9. Supernat02

    Flight Controls

    I suspect it would be game-dependent, but many "real-world" models are not simulated in games to prevent them from being boring. It should be fairly easy to limit your ability to move forward/backward when not colliding with any objects (or ground).
  10. Supernat02

    octree in large-scale landscape

    You could also just use a quad-tree with a bit field that specifies height of objects, a semi-octree if you will. You would just generate a bounding volume up to the highest "height" in that quadtree node and do normal bounding tests. Also, you shouldn't need to regenerate an octree or quadtree based on your viewpoint.
  11. Supernat02

    image shape analysis

    There's an open source library called IPL98 somewhere on the internet. It has Blob detection algorithms and is very easy to use. Provided an image, it will return a list of PixelList objects that contain the locations of pixels that are joined together in "blobs". It determines these blobs based on a threshold color, which you could set based on the transparency. It's also very optimized.
  12. Supernat02

    Pseudo transpose

    Though I'm not familiar with the equation, this probably means to normalize the matrix.
  13. Supernat02

    Ray Picking

    Sorry, I made a mistake, corrected the previous post.
  14. Supernat02

    Knowing the Lines Position

    This is similar to determining if a point lies in front of or behind a plane. Consider each line as an infinite plane with some normal N1, and N2 (you calculate these first). Then for each line, create a vector from each endpoint of the line to any point on the other line (choose an endpoint for ease). Dot the normal of the other line with the new vector. If the dot product is positive, the point is behind the plane, negative for in front of it. Of course whether positive or negative depends on which direction your normal is. The only additional case to consider is when the point of one line is coplanar (colinear in this case) with the other line. This happens when the normal vector of the other line is exactly orthogonal (90 deg) to the newly created vector. Chris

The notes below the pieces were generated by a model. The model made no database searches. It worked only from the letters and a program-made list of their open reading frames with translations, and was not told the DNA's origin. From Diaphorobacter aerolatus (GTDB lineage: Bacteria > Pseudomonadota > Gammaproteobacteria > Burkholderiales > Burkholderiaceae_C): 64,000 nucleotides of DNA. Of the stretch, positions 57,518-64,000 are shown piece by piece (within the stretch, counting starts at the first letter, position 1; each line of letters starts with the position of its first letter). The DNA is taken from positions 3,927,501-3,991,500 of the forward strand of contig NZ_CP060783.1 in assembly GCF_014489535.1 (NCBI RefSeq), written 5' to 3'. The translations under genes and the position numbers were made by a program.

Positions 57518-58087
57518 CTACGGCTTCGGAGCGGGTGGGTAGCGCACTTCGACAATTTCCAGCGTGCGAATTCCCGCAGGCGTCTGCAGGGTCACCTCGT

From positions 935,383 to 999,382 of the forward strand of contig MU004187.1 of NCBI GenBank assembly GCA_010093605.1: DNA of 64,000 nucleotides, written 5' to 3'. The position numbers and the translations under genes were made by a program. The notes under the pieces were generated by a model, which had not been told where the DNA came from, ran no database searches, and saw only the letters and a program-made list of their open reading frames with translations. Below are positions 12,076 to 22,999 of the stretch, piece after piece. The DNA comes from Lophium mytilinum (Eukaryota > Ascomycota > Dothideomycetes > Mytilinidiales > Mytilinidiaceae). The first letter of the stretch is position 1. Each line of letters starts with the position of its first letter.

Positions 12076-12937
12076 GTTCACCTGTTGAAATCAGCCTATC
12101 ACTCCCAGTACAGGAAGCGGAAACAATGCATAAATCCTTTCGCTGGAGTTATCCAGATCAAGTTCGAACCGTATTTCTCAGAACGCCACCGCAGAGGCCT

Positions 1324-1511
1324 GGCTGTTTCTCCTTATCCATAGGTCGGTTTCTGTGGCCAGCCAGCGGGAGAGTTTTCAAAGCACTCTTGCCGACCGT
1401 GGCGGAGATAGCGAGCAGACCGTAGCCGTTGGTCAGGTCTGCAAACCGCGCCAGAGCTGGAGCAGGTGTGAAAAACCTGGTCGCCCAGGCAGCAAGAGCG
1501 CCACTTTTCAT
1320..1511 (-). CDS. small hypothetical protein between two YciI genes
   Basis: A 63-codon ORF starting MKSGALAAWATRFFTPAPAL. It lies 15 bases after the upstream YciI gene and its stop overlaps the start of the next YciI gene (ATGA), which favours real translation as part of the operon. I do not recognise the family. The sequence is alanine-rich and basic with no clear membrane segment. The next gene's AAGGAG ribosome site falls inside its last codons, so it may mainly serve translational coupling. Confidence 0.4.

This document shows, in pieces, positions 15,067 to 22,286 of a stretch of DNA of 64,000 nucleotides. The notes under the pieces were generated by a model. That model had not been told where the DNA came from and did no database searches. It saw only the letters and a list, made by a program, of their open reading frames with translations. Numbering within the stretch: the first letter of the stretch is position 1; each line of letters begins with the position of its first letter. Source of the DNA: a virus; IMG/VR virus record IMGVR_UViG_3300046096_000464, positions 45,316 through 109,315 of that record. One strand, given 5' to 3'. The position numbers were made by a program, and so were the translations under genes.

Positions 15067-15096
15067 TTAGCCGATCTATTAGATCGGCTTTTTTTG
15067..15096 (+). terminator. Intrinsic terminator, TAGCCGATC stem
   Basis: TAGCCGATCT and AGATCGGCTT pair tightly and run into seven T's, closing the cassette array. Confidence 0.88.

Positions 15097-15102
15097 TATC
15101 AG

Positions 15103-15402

15. Supernat02

    Ray Picking

    You are correct. The frustum can be a rectangle, and as such the aspect ratio is something other than 1.0 when the frustum is not square. That's why you need to divide the X value by the aspect ratio, so that the final x value will be scaled in the range of the view frustum. The y value is your constant value, so -1 to +1 scales to the height of the frustum. If your frustum is a square, the same would hold true for the X value. Since the frustum is larger in the x direction, you have to scale it. Think it out with a scenario. width = 640 height = 480 // For ease, just assume height is 1.0 frustum height = 1.0 world units frustum width = 1.333 world units x=640, y=480 x_new = 0.75 y_new = 1.0 now apply these to the frustum: frust_x_pos = x_new*frustum_width = 1.0 frust_y_pos = y_new*frustum_height = 1.0 Think of the final frustum values at this point just a percentage. That's the goal. The next step is to multiply this by the tangent of the FOV/2 to get the actual coordinates. Chris [Edited by - Supernat02 on October 30, 2008 11:50:49 PM]